Via NYP: Hideki Matsui will be with the Yankees at Spring Training as a guest instructor this year. The team invited him to camp last year, but he declined because his wife was due to give birth to their first child. Matsui was working with the Yomiuri Giants during their pre-season workouts recently and he spent time with various minor league teams last year, so it seems like he really enjoys helping out younger players. Maybe he’s heading for a coaching career.
With a hat tip to Reddit, here’s a photo of a young Masahiro Tanaka meeting Hideki Matsui at the old Yankee Stadium (click for larger). It’s from 2006, when the Japanese high school All-Star team was touring the United States. There are some other (non-Yankees-related) photos in this stream.
Now the Yankees just have to figure out how to get Tanaka to take their many millions of dollars to pitch in the new Yankee Stadium.
May 30th: The Yankees will indeed honor Matsui on July 28th, his bobblehead day. It’s also the 55th home game of the season. Godzilla will sign the one-day contract that day, then they’ll have an on-field ceremony before the game.
April 29th: … to a one-day contract so he can retire in pinstripes, reports George King. Matsui officially announced the end of his career over the winter, but King says “plans are in the works” for the one-day contract so he can have a ceremonious retirement. The Yankees are giving away Matsui bobbleheads on July 28th, so that seems like as good a day as any for all of this go down. I have no doubt it will awesome.
…as a guest instructor according to Dan Barbarisi. Matsui, who retired in December, declined the invitation because Mrs. Godzilla is due to give birth to Baby Godzilla in the not too distant future. I’m guessing we won’t have to wait very long to see Hideki back with the team though, there’s Spring Training and an Old Timers’ Day every year.
Ten years and eight days after leaving the Yomiuri Giants and officially coming over to MLB, former Yankee Hideki Matsui has decided to call it a career. Daigo Fujikawa reports that Godzilla has retired from baseball and will make the announcement at a press conference in New York. He last played for the Rays this past season.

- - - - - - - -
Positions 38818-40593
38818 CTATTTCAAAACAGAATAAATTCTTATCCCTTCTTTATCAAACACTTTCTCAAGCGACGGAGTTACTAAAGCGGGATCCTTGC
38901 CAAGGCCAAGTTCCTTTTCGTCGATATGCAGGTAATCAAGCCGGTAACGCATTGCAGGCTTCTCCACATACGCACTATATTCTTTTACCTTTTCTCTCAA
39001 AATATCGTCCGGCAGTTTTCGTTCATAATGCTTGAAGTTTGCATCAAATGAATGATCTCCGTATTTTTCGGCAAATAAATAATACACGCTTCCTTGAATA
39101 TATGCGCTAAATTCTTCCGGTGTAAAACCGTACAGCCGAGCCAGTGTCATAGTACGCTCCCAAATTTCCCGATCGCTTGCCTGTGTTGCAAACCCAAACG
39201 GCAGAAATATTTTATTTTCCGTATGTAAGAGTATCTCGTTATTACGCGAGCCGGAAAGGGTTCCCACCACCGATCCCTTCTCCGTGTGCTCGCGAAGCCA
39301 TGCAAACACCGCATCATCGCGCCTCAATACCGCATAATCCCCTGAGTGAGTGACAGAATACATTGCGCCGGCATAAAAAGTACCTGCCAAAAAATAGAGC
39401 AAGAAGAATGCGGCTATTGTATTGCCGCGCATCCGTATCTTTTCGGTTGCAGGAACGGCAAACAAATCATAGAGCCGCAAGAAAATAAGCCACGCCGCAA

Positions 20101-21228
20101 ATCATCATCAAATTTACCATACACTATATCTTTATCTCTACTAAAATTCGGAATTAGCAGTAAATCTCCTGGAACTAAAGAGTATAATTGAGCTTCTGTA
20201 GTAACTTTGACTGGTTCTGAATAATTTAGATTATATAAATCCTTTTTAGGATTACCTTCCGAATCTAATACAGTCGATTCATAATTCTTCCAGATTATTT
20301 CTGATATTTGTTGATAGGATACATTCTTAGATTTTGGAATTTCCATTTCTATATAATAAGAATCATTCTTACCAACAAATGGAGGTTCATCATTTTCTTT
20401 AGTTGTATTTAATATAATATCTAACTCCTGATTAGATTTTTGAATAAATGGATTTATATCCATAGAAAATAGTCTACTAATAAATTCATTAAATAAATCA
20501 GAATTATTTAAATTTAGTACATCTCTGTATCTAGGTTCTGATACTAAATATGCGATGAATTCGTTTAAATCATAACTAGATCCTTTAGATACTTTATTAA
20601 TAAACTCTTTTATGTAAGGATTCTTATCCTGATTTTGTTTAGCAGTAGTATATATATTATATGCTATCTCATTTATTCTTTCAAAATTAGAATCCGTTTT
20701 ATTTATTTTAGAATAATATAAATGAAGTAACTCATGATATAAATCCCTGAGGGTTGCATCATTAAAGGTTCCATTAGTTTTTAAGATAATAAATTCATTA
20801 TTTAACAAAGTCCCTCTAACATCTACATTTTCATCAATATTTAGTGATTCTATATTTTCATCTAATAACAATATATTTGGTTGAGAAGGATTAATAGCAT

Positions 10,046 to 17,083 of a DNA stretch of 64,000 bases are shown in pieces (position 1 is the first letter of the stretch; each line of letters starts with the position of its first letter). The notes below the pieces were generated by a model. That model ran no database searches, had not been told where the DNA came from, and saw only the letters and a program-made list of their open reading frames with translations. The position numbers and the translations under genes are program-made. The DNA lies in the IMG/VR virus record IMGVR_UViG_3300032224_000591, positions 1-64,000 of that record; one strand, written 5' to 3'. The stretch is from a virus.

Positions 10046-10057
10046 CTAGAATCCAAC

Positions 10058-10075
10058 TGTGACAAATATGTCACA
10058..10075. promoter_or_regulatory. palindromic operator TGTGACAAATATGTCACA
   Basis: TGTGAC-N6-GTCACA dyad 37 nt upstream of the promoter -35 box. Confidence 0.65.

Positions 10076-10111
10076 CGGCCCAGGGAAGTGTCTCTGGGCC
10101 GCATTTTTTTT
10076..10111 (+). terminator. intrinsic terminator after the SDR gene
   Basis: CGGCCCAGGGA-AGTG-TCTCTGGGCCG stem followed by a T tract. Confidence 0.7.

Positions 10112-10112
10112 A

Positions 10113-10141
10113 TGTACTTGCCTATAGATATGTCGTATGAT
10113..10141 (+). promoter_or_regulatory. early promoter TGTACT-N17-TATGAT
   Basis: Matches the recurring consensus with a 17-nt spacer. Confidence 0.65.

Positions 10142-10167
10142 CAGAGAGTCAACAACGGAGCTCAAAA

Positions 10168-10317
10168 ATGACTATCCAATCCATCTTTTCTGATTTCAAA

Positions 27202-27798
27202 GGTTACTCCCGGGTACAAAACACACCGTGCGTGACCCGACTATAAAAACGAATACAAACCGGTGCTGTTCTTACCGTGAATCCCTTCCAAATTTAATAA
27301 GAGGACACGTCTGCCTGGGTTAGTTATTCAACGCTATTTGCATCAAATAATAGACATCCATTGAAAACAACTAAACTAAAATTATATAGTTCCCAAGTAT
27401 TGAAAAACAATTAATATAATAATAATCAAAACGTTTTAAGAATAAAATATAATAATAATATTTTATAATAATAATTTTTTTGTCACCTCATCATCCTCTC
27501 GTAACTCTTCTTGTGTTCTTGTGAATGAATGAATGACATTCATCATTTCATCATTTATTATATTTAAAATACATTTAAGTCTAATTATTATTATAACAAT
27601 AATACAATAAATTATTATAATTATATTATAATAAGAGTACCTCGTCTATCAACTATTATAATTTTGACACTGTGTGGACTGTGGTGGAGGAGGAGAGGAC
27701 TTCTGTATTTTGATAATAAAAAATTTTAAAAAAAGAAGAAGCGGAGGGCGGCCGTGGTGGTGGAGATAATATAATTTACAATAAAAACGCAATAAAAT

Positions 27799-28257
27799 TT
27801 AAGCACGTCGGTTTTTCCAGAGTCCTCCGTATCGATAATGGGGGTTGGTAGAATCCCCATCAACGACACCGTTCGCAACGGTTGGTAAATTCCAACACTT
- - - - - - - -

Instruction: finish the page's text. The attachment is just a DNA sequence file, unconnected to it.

“Hideki is proof that baseball is an international attraction that brings people from all over the world together in their passion for the game,” said Brian Cashman in a statement. “He was the type of player and person you want young fans of this game to emulate. He played with pride, discipline and of course talent, and flourished when the lights were at their brightest. People naturally gravitated towards him, and that’s a direct reflection of his character. He was a true professional in every sense of the word and it feels good knowing he was able to raise the championship trophy as a member of the Yankees.”
Matsui, 38, spent seven massively productive years in New York. They started with a grand slam in his first Yankee Stadium game (video!) and ended with a thorough beatdown of Pedro Martinez in Game Six of the 2009 World Series. That game almost single-handedly earned him World Series MVP honors. Matsui hit .292/.370/.482 (124 wRC+) with 140 total homers in pinstripes, and his best season came back in 2004, when he produced a .298/.390/.522 (140 wRC+) line with 31 homers.
You’ll be hard-pressed to find a player more reliable than Matsui. He played in 538 consecutive games to open his career with the Yankees before suffering a fluke wrist injury sliding for a ball in the outfield in 2006, and even then he still managed 140+ games played in five of his seven years in the Bronx. Godzilla produced a .312/.391/.541 (143 wRC+) batting line in the postseason and was, without question, someone everyone wanted at the plate in a big spot.
In addition to his on-field production, Matsui was also a total professional and as classy as they get off the field. He was a True Yankee™ in every way and it was a thrill to watch him during his time in New York. The news of his retirement is bittersweet because no one wants to see their favorite players hang the spikes up, but I’m also very happy Hideki is walking away from the game on his own terms (sorta). He was a global star who had a brilliant career and deserves all the praise he gets. So long Godzilla, and thanks for the memories.